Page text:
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Sectarian tension hangs over Lebanon city PDF Print E-mail
Saturday, 02 August 2008

REUTERS, TRIPOLI- In Tripoli's most deprived areas, Lebanon's lingering political troubles are being fought out in a sectarian conflict that threatens to cause more bloodshed.

Scorched building facades indicate the frontlines of heavy battles between gunmen in the Sunni Muslim Bab Tibbaneh district and fighters in Jabal Mohsen -- a neighboring hill which is home to Tripoli's Alawite minority.

"After the battles, there is blood on the ground. Things will get worse," said Mohammed al-Saloum, one of hundreds of Bab Tibbaneh residents forced from their homes by fighting which has killed 22 people in the past two months. "There is fear."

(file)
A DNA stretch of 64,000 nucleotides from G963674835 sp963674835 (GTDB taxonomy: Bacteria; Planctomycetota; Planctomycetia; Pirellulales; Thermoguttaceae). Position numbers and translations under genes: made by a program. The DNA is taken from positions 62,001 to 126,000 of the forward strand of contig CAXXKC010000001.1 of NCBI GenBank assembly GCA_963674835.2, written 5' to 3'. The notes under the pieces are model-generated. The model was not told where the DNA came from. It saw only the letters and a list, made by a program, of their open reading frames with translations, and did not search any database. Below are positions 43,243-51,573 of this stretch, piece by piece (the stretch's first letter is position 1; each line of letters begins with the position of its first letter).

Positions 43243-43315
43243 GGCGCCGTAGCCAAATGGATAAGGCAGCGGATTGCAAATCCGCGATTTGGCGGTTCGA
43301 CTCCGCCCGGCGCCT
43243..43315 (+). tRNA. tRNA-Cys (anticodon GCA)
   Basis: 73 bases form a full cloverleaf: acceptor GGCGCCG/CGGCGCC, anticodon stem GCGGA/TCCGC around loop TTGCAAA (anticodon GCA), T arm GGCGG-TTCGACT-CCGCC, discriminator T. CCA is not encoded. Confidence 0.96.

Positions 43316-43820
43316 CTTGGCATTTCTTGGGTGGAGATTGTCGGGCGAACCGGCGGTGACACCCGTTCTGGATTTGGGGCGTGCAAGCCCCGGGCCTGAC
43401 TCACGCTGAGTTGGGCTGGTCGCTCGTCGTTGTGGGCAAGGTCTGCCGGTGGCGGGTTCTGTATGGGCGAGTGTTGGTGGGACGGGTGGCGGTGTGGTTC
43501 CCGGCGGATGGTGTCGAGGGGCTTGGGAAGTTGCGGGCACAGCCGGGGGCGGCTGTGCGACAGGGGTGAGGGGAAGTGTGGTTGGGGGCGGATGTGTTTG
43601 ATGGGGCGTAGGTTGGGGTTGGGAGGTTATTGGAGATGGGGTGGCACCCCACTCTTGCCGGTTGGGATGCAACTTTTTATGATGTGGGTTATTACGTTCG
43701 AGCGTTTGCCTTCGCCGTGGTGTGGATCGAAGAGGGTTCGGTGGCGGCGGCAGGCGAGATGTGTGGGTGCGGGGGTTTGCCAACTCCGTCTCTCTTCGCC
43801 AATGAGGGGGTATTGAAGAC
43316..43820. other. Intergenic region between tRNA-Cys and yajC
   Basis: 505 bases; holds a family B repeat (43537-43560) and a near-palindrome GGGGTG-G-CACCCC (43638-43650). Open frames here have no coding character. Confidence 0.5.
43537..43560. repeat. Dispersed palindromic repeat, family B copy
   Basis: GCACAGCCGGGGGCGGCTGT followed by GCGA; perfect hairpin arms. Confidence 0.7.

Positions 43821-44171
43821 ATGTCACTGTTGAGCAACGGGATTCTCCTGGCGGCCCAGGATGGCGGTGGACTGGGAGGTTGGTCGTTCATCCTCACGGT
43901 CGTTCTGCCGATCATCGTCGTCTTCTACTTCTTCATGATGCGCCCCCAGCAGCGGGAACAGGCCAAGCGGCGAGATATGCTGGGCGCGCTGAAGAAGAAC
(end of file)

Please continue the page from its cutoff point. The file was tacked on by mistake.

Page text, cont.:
The battles have underlined the risk of more volatility in Lebanon, which was pulled from the jaws of a new civil war in May by a Qatari-brokered deal.

The country's rival alliances -- one led by Sunni politician Saad al-Hariri and the other by Shi'ite group Hezbollah -- have haltingly implemented the Doha agreement. They formed a national unity government last month.

But they are far from full reconciliation.

Residents in Tripoli, where Hariri has wide influence, say they are paying the price through a conflict between an Alawite faction linked to Hezbollah and an array of Sunni groups.

"This struggle calms down for a while, then it opens up again," said Bilal Matar, a Sunni figure from Bab Tibbaneh. "The open wound is still there."

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